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Several U.S. public health leaders warned this weekend that the coronavirus is spreading unchecked throughout the country -- and likely to become significantly worse in the coming days and weeks. Unlike in the spring and summer, virus cases are rising in 49 of 50 states. William Brangham looks at the urgency of the situation with Dr. Ashish Jha, dean of Brown University’s School of Public Health.
Several American public health leaders warned this weekend that the coronavirus is spreading unchecked throughout the country and is likely to get significantly worse in coming days and weeks.
Whoever wins the White House faces a daunting path ahead.
States reported more than 80,000 new cases in the U.S. just yesterday and more than 445 deaths.
William Brangham looks at the urgency of the situation with Dr. Ashish Jha. He's dean of Brown University's School of Public Health.
Dr. Jha, great to have you back on the "NewsHour" again.
Former FDA Commissioner Scott Gottlieb said recently that Thanksgiving at the end of this month could be an inflection point for this incredible surge that we are seeing across the country. He also said that December might be the toughest month yet.
Does that sound right to you?
Unfortunately, I think Dr. Gottlieb is right about this.
We are in a very difficult situation already. And here we are, the beginning of November, we are identifying about 100,000 infected people a day across the nation.
As opposed to the spring and summer, those surges, which were located in specific regions, right now, every part of the country is seeing increasing number of cases; 49 states actually are seeing increasing number of cases.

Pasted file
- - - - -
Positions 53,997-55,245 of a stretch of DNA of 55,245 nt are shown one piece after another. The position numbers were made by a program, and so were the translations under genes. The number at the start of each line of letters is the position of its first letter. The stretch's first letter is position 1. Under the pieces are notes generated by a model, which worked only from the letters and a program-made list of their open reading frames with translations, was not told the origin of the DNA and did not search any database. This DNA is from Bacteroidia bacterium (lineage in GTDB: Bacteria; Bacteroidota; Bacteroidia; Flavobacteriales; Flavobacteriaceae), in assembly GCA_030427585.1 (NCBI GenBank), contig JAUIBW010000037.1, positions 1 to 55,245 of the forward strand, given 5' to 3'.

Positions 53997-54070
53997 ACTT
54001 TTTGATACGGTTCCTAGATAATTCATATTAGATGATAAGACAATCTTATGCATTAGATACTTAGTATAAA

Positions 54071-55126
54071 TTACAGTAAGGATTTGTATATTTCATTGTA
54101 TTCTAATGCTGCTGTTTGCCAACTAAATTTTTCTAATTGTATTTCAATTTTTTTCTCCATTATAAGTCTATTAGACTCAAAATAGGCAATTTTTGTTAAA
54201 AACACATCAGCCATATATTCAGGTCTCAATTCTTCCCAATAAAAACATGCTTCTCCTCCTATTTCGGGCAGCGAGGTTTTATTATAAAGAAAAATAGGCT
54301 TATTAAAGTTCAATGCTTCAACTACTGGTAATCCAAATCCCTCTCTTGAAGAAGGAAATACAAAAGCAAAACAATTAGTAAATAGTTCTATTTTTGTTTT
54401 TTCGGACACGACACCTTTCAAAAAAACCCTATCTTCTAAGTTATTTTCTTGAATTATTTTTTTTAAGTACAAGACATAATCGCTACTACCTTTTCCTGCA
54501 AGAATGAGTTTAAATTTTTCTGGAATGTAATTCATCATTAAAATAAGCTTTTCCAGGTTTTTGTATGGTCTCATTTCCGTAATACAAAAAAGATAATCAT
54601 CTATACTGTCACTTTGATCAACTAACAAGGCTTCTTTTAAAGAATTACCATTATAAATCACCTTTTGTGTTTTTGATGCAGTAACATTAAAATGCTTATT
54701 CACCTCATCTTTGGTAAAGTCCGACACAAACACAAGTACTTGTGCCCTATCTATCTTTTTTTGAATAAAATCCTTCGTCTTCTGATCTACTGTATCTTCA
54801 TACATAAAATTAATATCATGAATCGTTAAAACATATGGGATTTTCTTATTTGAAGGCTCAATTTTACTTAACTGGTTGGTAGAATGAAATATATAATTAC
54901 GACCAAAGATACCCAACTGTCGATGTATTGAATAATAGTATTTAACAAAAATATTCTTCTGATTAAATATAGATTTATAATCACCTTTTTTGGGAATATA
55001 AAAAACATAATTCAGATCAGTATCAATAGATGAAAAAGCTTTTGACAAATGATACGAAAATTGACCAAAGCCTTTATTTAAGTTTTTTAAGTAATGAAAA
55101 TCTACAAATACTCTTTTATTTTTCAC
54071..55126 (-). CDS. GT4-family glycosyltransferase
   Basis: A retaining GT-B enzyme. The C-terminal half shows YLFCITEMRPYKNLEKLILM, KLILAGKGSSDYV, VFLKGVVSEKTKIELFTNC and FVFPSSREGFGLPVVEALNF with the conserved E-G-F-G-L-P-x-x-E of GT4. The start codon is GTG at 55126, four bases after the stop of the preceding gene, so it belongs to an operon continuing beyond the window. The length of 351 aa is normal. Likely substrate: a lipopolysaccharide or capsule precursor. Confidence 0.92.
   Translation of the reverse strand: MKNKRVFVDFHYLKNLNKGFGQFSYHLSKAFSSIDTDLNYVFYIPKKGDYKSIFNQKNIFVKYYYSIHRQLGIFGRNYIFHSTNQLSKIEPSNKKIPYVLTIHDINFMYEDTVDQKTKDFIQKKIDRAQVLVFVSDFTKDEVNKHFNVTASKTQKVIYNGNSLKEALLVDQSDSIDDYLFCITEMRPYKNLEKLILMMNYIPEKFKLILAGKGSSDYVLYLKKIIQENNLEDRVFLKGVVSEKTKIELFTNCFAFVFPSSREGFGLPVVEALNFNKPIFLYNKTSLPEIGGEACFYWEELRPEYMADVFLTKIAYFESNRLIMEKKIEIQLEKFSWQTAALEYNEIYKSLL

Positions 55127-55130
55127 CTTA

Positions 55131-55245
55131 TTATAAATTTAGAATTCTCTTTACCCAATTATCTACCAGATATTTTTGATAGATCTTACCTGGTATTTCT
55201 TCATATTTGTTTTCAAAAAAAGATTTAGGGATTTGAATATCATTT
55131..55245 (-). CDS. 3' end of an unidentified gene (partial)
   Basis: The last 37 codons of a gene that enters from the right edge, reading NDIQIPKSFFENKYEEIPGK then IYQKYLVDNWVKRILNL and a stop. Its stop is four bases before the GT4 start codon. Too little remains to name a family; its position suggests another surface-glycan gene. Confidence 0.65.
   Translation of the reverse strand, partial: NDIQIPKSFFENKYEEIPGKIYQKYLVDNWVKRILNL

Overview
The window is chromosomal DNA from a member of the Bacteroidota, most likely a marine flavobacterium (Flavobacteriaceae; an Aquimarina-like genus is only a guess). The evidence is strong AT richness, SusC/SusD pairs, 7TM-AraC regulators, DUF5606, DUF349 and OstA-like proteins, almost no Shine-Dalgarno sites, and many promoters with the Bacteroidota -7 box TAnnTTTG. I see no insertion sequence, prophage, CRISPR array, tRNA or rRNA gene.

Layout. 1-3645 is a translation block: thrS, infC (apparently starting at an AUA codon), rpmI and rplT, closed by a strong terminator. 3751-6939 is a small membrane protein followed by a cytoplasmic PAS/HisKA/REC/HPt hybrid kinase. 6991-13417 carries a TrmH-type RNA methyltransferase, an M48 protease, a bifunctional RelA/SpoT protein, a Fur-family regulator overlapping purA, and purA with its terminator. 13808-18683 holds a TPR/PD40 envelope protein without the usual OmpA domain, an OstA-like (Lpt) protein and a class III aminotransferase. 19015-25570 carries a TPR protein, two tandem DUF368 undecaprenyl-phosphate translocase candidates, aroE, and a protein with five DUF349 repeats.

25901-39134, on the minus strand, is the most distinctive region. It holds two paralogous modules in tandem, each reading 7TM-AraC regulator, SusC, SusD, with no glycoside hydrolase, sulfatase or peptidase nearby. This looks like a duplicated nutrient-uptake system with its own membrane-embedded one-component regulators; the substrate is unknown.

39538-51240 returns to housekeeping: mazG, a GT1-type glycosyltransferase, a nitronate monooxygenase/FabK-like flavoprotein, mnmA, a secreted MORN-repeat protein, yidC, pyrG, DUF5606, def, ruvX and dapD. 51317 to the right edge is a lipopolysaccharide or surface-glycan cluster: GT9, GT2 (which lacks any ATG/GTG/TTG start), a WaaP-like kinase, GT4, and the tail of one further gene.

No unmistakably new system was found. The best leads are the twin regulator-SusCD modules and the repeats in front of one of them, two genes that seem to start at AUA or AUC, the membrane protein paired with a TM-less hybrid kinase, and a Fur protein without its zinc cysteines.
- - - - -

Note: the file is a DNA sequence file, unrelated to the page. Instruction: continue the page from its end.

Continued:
So, we're probably missing 70 percent, 80 percent of all the cases out there. So, the real number of infections is substantially greater. And we're not doing the things to slow this down.
And so, by the end of this month, I expect things to start looking much worse, unless we act now. So, we can avoid a horrible December, but we have got to make some changes right now.
And we are on the cusp, of course, of this enormous national election, one that's really been sort of transformed and deformed by this virus.
Every aspect of our society has been. And yet the president on the campaign trail recently has been saying that we're rounding the corner. He also suggested at a rally recently that he might consider firing Dr. Anthony Fauci.
Help us put this into perspective. Do you think — is this just bluster that the president sometimes is known to do, or should we take this more seriously?
So, first of all, I think it's worth noting that Dr. Fauci has been and continues to be the most important voice for fighting this pandemic.
The president can certainly choose to get rid of Dr. Fauci from his Coronavirus Task Force. That is his decision. He can choose not to listen to the most expert voices in the country.
It's not clear that he could fire him from his NIH role. But either way, it so undermines the national confidence in scientific expertise for the president to even suggest that he would fire someone like Dr. Fauci. I obviously hope that he doesn't carry through with it. It would leave the American people much worse off.
All right, Dr. Ashish Jha, Brown University School of Public Health, thanks, as always.
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William Brangham is a correspondent and producer for PBS NewsHour in Washington, D.C. He joined the flagship PBS program in 2015, after spending two years with PBS NewsHour Weekend in New York City.
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